foods. These things are mentioned in Hasting's Encyclopedia of Religion and
In God's sight, it does not matter when one abstains or fasts, but He does
care whether we do it in a proper attitude and for the right reasons (see
Isaiah 58). Paul wants the brethren to live at peace with one another and
not argue or judge each other over their human opinions, which he calls
"doubtful things" (Romans 14:1).
The Bible elsewhere teaches very plainly which days God made holy and
commands us to keep holy. They are found in Exodus 20:8-11 and Leviticus
Sandy, the majority have been misled to think these verses are granting
them the FREEDOM to worship God as they please... on any day, and in any
way... that is simply not true. God never gave up his sovreignity or His
authority to tell us How and When He is to be worshiped. I've preached
this for years on this board and hardly anyone gets it. Please, no
offense, but I hope that this response will serve to help you see the
differnce you were asking about, and why I don't agree with the popular
understanding of Heb. 4. --Please study it prayerfully along with the
scriptures involved and ask God to help you see what the context is
Also, am not saying to pick one day out of the seven to rest
is wrong either. Just saying that what took place finally with those in the
wilderness was not what God desired for them entirely either.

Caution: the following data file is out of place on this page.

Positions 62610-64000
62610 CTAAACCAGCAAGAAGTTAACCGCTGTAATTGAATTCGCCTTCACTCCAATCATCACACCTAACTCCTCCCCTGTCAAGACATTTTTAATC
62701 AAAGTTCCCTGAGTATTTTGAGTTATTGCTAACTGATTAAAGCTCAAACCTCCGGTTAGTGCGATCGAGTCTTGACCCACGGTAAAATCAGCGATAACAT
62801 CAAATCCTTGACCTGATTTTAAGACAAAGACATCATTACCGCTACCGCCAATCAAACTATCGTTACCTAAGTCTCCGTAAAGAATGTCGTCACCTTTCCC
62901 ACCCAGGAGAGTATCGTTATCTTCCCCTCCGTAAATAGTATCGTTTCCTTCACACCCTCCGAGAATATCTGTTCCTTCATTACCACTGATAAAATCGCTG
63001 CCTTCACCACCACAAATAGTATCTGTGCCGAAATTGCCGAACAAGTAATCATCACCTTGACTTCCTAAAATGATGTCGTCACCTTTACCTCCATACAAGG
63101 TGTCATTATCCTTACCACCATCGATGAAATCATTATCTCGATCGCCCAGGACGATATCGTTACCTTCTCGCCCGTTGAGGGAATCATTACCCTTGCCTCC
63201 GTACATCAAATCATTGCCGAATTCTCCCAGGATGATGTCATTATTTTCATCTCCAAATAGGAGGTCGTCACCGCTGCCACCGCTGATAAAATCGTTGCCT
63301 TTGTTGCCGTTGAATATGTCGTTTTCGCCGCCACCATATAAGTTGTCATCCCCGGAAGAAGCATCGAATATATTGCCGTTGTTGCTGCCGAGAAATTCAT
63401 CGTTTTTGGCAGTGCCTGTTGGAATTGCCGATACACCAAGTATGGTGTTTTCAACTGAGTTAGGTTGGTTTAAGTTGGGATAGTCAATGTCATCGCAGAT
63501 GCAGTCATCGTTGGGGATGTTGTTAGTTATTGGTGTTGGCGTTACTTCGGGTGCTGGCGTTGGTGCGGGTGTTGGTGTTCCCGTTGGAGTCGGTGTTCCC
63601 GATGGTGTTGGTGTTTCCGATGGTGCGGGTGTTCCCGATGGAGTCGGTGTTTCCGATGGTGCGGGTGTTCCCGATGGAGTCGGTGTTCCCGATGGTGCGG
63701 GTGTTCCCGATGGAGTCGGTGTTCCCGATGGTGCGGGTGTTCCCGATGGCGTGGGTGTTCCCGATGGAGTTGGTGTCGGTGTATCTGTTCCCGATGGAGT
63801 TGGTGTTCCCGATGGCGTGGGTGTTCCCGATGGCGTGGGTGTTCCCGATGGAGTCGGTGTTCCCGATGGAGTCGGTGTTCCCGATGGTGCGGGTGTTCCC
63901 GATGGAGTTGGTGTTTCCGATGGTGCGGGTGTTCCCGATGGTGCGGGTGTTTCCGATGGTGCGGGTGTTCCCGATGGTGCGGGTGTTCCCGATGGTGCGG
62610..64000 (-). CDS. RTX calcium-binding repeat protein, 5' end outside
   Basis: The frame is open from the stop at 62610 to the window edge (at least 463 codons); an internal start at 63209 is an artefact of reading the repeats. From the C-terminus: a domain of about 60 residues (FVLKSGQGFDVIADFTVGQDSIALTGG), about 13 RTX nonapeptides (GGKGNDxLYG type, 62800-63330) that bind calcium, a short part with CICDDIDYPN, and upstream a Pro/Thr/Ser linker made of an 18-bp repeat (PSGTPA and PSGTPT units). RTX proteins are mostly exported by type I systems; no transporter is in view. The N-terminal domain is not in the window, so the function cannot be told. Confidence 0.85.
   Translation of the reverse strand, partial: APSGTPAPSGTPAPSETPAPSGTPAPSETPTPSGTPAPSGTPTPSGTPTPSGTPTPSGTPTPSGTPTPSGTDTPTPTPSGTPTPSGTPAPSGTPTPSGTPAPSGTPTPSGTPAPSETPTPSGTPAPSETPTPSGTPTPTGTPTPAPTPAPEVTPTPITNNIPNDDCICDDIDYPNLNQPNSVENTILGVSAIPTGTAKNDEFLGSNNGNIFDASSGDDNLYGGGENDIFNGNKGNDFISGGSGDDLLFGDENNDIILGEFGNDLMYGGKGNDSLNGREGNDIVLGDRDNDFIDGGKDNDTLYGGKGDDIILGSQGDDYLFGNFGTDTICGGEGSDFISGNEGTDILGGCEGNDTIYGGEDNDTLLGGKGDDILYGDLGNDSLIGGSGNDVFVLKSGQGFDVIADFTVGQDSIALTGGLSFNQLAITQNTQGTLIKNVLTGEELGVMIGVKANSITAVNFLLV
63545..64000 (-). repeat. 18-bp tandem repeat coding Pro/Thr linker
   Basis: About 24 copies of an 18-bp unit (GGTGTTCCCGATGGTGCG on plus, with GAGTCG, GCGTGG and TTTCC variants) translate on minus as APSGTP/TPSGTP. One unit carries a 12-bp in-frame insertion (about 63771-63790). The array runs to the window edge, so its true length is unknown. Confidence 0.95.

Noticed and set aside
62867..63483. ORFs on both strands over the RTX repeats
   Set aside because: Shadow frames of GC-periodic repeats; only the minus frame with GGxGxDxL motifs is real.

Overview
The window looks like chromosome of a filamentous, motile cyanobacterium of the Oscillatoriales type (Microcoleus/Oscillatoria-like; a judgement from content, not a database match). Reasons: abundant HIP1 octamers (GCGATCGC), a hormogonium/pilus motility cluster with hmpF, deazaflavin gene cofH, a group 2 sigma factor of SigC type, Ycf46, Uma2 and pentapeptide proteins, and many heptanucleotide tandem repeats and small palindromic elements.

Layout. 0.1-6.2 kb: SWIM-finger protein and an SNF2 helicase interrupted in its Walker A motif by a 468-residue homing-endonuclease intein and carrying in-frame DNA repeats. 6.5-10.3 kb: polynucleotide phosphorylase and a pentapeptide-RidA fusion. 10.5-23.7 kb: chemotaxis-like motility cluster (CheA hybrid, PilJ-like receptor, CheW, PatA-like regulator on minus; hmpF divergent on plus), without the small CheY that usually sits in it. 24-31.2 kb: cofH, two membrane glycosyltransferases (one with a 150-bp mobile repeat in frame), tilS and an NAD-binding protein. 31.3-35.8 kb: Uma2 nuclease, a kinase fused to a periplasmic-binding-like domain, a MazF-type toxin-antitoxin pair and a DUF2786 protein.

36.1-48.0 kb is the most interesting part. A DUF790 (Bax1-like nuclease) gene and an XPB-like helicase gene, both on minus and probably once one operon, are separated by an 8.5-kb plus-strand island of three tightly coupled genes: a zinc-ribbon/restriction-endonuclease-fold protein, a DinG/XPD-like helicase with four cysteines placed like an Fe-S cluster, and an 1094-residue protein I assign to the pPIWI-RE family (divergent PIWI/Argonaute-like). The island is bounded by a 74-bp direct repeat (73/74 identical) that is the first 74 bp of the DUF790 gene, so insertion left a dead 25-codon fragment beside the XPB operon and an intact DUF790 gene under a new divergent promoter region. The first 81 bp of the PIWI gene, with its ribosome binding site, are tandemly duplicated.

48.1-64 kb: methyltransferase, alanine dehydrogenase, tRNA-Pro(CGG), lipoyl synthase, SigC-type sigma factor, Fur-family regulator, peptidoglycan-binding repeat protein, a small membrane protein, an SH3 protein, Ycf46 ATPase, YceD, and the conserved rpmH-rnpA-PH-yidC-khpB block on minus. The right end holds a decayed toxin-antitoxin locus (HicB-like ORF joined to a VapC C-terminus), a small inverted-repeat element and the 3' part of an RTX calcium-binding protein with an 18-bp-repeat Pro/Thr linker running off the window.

Also when considering what did happen there, when the law was brought to
them. What was brought to begin with, may not have been what was brought to
them finally. As the first time that Moses came down from that mountain,
when he saw what was going on with the others, he threw the tablets down,
breaking them up, did he not? So we don't know what was on the first one
God did give to Moses either, do we? Maybe it was the same, and maybe it
Sandy, you already know how i feel about the idea of 'picking one day out
of seven'.. I don't believe that God gives, or has given, that kind of
'freedom'... but I sense that you 'might' not think that what Moses brought
down the second time, from the mount was the same as what God wrote on the
stone, the first time.. is that what you think? Sandy, Things like that
can only serve to add to the confusion that we already have to struggle
with, so, let me comment... All the thunder, and all the lightning.. all
the smoke... all that was to get the peoples attention! And then, before
Moses went up, GOD SPOKE TO THE PEOPLE!! HE Spoke to them and told them
what He wanted them to hear! They were scared and wanted Moses to speak to
them instead... the whole point of Moses going up there was to get what
God wanted the people to have, His Ten Commandments in written form. It
doesn't make sense that God would allow that purpose tobe thwarted by Moses
I don't know why I have considered what did happen there.
But have wondered about it for a long time, whether what God did finally
give to Moses for the second time, was the same thing He wrote down to
Sandy.. Why would He allow Moses to get angry and throw the original
tablets down, (breaking them), and then allow him to come back up the
mountian, carve something 'different', and then take that
to the people?? That would not have accomplished what God wanted to do. I
don't think for one minute that God would have allowed Moses to 'add to' or
'delete from' or, 'change' what He wrote originally. Perhaps a very
careful, and prayerful reading of those passages will allow God to answer
this point for you. Please let me know what you find out. Phil Barnes
*What about the "Holy Ghost"?